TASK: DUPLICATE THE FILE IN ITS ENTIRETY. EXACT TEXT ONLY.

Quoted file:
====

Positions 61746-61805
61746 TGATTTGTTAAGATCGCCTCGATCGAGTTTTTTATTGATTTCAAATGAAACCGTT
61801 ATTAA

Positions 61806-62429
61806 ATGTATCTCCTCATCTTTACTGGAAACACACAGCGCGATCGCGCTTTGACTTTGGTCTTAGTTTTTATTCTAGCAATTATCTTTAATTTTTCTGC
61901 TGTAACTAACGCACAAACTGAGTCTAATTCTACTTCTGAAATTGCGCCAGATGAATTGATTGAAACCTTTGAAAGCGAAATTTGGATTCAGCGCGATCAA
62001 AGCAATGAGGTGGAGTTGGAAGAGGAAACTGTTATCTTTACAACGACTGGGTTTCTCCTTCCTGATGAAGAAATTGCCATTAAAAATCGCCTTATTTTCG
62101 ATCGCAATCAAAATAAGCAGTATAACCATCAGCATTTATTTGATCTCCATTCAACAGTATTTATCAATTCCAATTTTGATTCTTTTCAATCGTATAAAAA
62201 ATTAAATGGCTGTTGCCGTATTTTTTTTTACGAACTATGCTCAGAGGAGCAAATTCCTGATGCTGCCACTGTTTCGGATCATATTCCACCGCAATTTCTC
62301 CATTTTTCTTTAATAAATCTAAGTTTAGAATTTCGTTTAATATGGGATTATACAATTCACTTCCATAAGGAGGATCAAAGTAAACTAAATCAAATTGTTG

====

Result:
Positions 61746-61805
61746 TGATTTGTTAAGATCGCCTCGATCGAGTTTTTTATTGATTTCAAATGAAACCGTT
61801 ATTAA

Positions 61806-62429
61806 ATGTATCTCCTCATCTTTACTGGAAACACACAGCGCGATCGCGCTTTGACTTTGGTCTTAGTTTTTATTCTAGCAATTATCTTTAATTTTTCTGC
61901 TGTAACTAACGCACAAACTGAGTCTAATTCTACTTCTGAAATTGCGCCAGATGAATTGATTGAAACCTTTGAAAGCGAAATTTGGATTCAGCGCGATCAA
62001 AGCAATGAGGTGGAGTTGGAAGAGGAAACTGTTATCTTTACAACGACTGGGTTTCTCCTTCCTGATGAAGAAATTGCCATTAAAAATCGCCTTATTTTCG
62101 ATCGCAATCAAAATAAGCAGTATAACCATCAGCATTTATTTGATCTCCATTCAACAGTATTTATCAATTCCAATTTTGATTCTTTTCAATCGTATAAAAA
62201 ATTAAATGGCTGTTGCCGTATTTTTTTTTACGAACTATGCTCAGAGGAGCAAATTCCTGATGCTGCCACTGTTTCGGATCATATTCCACCGCAATTTCTC
62301 CATTTTTCTTTAATAAATCTAAGTTTAGAATTTCGTTTAATATGGGATTATACAATTCACTTCCATAAGGAGGATCAAAGTAAACTAAATCAAATTGTTG